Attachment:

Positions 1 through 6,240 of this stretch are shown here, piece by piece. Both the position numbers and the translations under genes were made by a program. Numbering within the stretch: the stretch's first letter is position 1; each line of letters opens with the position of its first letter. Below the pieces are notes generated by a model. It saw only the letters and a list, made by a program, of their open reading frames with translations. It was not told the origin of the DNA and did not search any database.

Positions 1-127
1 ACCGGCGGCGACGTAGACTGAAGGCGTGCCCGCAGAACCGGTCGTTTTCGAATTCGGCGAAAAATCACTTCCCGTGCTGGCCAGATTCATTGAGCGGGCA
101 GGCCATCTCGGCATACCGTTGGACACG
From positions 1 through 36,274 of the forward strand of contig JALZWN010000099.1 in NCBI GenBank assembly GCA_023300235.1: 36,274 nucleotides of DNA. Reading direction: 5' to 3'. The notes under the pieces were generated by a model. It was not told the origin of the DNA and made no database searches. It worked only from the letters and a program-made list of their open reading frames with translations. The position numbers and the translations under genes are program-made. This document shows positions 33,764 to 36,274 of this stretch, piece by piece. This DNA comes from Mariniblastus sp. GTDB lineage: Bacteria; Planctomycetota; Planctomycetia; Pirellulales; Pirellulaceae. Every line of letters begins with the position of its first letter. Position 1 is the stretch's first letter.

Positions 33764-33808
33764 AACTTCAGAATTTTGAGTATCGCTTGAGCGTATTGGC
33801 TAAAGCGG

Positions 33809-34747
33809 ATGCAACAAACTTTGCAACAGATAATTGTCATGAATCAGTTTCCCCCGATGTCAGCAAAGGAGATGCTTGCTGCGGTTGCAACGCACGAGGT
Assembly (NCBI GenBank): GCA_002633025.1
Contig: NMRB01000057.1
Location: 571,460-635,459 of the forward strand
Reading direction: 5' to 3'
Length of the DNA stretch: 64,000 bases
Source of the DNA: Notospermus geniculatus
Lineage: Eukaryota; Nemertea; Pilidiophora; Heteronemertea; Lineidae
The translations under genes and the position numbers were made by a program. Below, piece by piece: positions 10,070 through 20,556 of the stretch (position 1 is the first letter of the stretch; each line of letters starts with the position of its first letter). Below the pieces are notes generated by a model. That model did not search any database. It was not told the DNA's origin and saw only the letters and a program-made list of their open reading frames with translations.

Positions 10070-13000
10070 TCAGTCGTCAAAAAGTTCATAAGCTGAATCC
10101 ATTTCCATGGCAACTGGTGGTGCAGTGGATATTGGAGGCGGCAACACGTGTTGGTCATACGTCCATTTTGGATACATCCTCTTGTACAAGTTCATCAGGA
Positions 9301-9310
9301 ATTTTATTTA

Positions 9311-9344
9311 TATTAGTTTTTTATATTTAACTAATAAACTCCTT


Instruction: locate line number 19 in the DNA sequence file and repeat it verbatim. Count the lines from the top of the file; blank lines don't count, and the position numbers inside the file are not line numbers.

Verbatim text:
Positions 10070-13000